I turned the corner on my way to Au Bon Pain where my chicken Caesar wrap and broccoli cheddar soup would be waiting for me. My stomach grumbled at the thought of each delectable bite being rolled around in my mouth, savored as if it were the last morsel I would ever allow myself to consume. When I rounded the bend, my eyes met hers and locked. I hadn’t seen longing like that since I saw it in myself…years ago.
Just now I finished my soup…it was lukewarm, but still flavorful. Not nearly meeting my expectations, and I conquered three quarters of the wrap before the lining of my stomach wall threatened to tear at the possibility of one more bite. I’m sitting here sipping pure sugar in syrup-y slurps, feeling guilty, and then feeling afraid. And then there’s that flashing recognition of her eyes on mine, and I begin wishing I wouldn’t have eaten at all.
It’s like a drug. Normal people don’t understand it. They think it’s a control issue, and maybe it is…in the beginning. But once you’re in, you lose the control and you gain this little voice in your head that grows louder and louder all the time. Before you know it, you’re counting down the hours before you can go to bed so you won’t obsess over the possibilities of calorie consumption and how many more sit ups can I do and I am winning because I only ate this today. You aren’t happy until your ribs are showing and your hip bones are protruding, and then when they do, it’s too late for happiness. You’re too far gone, and it’s a dark, lonely world all around you. You walk around in a coma while people talk a little too much and laugh too loudly and ask too many questions and eat too much and it takes all you have just to stand there without closing your eyes tight, praying that you could be one of them but being terrified at the prospect just the same.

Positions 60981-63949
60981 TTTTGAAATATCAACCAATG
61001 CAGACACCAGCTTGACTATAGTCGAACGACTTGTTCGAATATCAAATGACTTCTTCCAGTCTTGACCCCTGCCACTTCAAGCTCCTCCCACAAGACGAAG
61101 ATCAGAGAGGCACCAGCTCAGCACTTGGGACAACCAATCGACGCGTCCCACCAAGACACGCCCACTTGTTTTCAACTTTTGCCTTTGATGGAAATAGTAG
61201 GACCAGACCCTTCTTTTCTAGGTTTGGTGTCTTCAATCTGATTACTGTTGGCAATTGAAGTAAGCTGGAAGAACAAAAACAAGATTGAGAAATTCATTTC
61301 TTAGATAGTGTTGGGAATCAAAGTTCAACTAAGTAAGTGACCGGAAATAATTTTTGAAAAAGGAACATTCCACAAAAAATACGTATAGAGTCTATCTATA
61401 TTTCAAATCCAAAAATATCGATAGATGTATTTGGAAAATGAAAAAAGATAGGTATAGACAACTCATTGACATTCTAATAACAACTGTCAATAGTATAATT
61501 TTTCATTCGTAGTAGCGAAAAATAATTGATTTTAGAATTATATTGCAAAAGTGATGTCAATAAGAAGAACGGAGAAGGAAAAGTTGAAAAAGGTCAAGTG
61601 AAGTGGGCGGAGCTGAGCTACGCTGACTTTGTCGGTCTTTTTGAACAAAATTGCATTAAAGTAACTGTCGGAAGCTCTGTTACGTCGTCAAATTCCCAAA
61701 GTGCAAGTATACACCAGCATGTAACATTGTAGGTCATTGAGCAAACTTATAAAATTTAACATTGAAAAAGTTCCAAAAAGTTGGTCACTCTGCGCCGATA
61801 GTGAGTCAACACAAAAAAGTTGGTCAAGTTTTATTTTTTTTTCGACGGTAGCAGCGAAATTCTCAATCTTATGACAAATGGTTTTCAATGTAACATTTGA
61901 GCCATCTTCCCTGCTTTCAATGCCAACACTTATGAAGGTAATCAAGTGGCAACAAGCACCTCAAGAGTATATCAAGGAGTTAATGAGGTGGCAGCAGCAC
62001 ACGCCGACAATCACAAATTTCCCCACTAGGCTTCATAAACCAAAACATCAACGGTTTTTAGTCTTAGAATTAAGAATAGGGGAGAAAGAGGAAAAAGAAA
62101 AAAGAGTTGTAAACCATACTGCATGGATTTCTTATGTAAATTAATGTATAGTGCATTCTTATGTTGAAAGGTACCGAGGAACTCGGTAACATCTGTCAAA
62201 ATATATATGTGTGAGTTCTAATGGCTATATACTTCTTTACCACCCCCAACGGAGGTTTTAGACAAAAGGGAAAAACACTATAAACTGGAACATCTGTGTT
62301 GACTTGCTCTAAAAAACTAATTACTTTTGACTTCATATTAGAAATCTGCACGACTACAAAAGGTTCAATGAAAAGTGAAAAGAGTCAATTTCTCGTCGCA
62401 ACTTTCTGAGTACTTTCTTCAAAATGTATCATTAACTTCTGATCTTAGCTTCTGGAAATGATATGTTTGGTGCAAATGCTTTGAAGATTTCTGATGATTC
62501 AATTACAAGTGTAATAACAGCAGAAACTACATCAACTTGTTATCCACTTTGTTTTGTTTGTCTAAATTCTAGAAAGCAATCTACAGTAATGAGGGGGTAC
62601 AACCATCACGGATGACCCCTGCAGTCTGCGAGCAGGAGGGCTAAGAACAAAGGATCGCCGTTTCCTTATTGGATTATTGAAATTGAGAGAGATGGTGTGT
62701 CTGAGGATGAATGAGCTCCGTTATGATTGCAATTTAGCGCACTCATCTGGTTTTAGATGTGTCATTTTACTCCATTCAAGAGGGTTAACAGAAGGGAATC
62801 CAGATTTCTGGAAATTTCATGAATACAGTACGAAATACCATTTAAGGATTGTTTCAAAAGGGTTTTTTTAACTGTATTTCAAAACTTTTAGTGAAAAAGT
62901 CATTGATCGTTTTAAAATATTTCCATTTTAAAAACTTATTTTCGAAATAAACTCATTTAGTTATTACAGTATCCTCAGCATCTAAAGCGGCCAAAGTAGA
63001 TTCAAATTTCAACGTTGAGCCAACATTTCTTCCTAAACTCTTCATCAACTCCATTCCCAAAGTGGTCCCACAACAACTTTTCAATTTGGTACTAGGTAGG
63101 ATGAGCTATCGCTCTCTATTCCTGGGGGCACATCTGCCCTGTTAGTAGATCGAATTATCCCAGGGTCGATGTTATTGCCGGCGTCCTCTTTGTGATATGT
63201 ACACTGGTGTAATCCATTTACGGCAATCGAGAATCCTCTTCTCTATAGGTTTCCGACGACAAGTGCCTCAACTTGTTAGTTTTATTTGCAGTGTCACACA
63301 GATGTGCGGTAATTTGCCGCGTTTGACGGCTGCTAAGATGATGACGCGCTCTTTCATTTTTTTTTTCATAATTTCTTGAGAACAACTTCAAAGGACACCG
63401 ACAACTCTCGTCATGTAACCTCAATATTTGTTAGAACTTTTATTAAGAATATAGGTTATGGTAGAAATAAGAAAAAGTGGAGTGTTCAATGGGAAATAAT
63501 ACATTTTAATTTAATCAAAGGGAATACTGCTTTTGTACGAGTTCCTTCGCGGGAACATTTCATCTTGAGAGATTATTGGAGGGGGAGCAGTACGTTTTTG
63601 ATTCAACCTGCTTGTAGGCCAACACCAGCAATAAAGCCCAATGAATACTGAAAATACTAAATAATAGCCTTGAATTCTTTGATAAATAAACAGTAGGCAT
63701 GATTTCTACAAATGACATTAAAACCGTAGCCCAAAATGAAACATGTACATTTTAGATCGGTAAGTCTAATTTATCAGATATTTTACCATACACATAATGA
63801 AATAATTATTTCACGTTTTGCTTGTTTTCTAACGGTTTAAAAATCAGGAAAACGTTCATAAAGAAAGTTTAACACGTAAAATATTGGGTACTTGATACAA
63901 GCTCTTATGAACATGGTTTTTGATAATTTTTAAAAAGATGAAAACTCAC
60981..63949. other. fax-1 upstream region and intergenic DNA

She looked into my soul with eyes that used to be mine, eyes that could easily be mine again. Part of me wanted to walk with her to wherever she was going and become her friend. I wanted to be let back in to that secret place. I wanted my arms to look like hers and my eyes to look big like that and I wanted. I wanted. I wanted. But she has been places I have not, and while part of me is disturbingly envious, there is another part of me that recognizes that I am happy for the first time in a long time. To not be able to laugh out loud would taste much like my soup. Lukewarm.